In the sanctum sanctorum, the main deity Mansa Devi is worshipped along with Lakshmi and Sarasvati. There are many legends associated with the region. When Lord Brahma created the universe with the help of Shakti, he decided to give back Shakti to Shiva. Brahma's son, Daksha, carried out different penances and yajna (fire offering) to gain Shakti as his daughter in the form of Sati. She was married to Shiva against his wishes.

Once, when Daksha performed a yajna, Sati and Shiva were not invited. Upon seeing the uninvited guest, Sati, Daksha began berating and reviling Shiva. Not being able to tolerate her father's words against her husband, she sacrificed herself in the fire by committing suicide. Angered and raged by Daksha's insults and her death, Shiva in his Veerabhadra avatar destroyed Daksha's yajna, cut his head off and later replaced it with that of a goat as he was restored to life. Shiva picked up Sati's body and performed the tandava, the celestial dance of destruction and death.

Fearing his rage, other gods called upon Vishnu for help. Vishnu used his Sudarshana Chakra, the fierce disc weapon, which cut through Sati's body. The body was dismembered into 108 various parts, 52 of which are said to have fallen in India and the neighbouring countries of Bangladesh, Pakistan, Nepal and Sri Lanka, while the remaining on other planets in the universe. Sati's head is said to have fallen here at Panchkula. These locations are now called Shakti peethas, where a temple is dedicated to the goddess.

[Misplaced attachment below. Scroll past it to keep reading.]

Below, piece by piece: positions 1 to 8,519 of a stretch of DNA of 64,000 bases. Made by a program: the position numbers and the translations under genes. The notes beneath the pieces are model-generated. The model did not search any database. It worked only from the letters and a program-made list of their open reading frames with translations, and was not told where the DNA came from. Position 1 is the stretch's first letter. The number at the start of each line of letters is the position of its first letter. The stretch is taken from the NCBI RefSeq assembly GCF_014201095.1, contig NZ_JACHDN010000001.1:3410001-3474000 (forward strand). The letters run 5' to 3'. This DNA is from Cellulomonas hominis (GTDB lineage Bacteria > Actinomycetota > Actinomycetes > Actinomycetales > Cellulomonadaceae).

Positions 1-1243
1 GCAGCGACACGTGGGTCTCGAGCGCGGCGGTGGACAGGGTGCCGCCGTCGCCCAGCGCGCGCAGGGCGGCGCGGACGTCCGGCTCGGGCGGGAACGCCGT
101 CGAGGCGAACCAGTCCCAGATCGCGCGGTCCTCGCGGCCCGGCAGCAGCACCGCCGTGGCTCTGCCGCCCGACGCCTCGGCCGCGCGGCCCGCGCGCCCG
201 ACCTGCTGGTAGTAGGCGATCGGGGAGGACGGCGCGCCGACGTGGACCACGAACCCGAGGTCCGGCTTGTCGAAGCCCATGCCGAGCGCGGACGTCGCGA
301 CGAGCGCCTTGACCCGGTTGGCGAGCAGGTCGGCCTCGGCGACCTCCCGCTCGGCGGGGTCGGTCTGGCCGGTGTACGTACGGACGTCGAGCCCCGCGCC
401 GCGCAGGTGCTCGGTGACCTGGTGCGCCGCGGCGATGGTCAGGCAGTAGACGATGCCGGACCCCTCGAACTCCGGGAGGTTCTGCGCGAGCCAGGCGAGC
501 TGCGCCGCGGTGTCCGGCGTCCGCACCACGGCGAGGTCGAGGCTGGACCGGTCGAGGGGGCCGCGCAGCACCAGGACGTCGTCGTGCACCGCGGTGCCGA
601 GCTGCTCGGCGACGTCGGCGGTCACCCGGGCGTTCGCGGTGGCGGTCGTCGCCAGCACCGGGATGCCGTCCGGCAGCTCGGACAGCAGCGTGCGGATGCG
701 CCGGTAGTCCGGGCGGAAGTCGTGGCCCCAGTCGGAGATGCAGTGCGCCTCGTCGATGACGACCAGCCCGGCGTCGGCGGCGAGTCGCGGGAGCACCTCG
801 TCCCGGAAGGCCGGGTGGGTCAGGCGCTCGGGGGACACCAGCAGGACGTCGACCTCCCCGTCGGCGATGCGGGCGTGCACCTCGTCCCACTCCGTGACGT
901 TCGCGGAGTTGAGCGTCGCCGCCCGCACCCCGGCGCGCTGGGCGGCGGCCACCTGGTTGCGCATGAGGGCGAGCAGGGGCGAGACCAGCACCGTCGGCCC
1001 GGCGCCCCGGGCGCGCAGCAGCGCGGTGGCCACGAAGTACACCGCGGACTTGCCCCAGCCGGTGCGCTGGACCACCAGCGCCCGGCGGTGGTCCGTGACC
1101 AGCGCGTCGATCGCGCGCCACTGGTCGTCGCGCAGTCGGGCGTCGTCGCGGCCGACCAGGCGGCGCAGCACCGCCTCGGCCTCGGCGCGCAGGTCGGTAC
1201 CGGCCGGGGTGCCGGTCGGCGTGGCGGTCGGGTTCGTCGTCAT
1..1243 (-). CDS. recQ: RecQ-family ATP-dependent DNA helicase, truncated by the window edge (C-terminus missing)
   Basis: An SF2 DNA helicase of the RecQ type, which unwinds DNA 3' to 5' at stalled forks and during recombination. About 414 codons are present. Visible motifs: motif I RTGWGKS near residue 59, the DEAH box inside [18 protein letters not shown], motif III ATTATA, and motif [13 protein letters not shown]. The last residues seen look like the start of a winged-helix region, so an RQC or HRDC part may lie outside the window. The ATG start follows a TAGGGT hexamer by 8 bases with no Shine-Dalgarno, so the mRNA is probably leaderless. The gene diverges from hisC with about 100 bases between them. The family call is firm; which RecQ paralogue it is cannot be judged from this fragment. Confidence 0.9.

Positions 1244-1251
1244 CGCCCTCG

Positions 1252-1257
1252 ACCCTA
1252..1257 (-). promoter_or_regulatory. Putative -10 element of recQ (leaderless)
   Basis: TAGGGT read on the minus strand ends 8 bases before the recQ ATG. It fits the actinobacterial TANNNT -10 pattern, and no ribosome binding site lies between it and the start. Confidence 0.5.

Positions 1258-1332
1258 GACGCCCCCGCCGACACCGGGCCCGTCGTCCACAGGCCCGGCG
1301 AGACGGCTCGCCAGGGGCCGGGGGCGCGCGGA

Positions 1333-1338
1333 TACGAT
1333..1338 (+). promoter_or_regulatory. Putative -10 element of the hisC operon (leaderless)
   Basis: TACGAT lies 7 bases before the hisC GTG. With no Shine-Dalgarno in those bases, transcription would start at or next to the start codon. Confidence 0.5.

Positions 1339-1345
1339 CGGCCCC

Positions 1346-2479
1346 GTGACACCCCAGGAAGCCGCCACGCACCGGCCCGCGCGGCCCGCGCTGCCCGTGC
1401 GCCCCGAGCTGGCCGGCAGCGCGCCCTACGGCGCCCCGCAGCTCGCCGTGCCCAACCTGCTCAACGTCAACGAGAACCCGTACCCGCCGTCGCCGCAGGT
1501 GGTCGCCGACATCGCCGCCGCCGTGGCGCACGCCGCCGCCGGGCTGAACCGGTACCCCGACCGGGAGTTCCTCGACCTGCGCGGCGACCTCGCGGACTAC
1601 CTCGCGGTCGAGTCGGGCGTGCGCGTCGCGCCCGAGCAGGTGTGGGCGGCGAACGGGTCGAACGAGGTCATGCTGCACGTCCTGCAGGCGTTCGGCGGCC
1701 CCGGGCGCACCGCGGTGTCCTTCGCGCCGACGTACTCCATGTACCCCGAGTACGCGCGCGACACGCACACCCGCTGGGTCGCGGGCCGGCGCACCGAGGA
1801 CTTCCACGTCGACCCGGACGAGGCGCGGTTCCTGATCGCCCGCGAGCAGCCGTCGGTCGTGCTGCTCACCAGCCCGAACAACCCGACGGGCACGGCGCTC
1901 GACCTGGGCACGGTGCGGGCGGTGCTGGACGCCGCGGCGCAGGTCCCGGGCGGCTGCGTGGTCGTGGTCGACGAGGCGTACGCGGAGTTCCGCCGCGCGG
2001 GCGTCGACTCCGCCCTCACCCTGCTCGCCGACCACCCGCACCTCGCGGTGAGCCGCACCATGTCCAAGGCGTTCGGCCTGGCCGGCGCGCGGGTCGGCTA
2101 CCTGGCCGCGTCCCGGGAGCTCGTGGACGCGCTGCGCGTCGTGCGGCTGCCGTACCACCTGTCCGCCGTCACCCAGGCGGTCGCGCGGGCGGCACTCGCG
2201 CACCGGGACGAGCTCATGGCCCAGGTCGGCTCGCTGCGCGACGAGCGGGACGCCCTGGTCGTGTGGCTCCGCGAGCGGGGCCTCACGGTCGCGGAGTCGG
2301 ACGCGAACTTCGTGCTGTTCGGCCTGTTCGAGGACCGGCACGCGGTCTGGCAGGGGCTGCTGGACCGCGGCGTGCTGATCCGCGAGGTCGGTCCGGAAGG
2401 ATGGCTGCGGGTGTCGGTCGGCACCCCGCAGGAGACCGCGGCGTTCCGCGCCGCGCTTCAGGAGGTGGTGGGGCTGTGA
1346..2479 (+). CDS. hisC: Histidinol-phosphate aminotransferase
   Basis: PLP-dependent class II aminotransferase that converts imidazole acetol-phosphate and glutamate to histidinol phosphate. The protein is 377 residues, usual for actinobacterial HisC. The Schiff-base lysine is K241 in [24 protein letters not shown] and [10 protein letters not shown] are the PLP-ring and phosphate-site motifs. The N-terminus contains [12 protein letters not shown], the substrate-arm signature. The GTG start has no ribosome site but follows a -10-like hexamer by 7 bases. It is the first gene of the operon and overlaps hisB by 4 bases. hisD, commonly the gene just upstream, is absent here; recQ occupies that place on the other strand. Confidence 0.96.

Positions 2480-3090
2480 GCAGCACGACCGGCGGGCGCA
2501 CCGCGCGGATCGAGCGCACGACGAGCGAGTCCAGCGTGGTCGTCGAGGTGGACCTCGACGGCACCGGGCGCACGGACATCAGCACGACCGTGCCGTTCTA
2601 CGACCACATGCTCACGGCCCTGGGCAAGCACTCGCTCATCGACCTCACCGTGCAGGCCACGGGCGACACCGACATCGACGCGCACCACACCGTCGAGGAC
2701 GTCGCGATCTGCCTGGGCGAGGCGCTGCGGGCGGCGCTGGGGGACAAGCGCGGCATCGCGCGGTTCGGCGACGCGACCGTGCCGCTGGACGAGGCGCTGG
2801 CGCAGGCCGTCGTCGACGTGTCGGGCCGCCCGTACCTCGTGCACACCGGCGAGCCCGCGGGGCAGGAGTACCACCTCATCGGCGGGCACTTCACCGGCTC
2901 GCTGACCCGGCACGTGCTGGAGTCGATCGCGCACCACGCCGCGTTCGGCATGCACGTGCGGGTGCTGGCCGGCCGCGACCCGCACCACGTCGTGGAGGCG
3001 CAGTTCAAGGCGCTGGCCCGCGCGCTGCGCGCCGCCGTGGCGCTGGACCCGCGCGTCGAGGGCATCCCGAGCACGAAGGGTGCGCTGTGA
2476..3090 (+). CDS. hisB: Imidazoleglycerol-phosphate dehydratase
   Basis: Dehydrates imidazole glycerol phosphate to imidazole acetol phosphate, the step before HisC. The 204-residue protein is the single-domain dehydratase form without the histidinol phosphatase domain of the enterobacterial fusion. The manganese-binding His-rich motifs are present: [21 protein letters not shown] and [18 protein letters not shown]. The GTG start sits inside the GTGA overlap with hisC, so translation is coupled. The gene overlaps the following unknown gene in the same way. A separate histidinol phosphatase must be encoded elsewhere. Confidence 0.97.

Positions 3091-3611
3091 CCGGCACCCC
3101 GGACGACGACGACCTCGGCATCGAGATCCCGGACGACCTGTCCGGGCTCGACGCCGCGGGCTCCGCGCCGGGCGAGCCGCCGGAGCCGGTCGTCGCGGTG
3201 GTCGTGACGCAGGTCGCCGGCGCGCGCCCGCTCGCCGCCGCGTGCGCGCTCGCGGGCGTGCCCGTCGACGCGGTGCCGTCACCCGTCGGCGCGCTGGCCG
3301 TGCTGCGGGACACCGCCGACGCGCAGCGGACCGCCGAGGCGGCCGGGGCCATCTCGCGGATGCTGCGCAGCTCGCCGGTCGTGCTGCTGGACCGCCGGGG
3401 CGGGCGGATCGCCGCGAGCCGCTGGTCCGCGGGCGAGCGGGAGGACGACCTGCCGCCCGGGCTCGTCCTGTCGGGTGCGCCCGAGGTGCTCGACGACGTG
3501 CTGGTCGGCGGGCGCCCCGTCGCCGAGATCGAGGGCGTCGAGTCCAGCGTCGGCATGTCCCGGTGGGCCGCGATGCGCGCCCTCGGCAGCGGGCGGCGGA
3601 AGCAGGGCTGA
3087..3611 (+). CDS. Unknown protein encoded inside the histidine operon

Thousands of ardent devotees, pilgrims and tourists flock to the Mansa Devi Temple during the famous NavratriMelaa. The number usually rises to lakhs during the festival. The Navratri celebrations are held twice a year for nine days. They are carried out in the months of Chaitra (first month of the Hindu calendar) and Ashvin (seventh month).

The majestic temple is lively during these times, and pleasant arrangements are made by the shrine board such as providing tented accommodation, blankets, dispensaries, clean toilets etc. for warm stay and darshan of the devotees. On the 7th and 8th days of the festival, the complex is shut down for a couple of hours during the night for maintenance purposes.

1. Prasad and temple offerings can be purchased from shops outside the temple.
2. Beware of pickpockets. Keep your footwear in your vehicle or deposit at the stand.
3. Visit early to avoid the rush.
4. If you wish to stay here for a couple of days, a tourist rest house nearby offers good accommodation. A permanent langar is held here by the Chandigarh Grain Market Association, where a free delicious meal is served to all visitors!

The vast complex is situated just outside Chandigarh at a distance of 11 km and 5 km from the Panchkula bus terminal, from where you can catch regular buses or rickshaws directly to your destination. The nearest railway junction is in Chandigarh.

During peak season such as in Navratri, special buses are organized by the Chandigarh Transport Undertaking and Haryana Roadways for catering to the needs of countless tourists and devotees who travel here.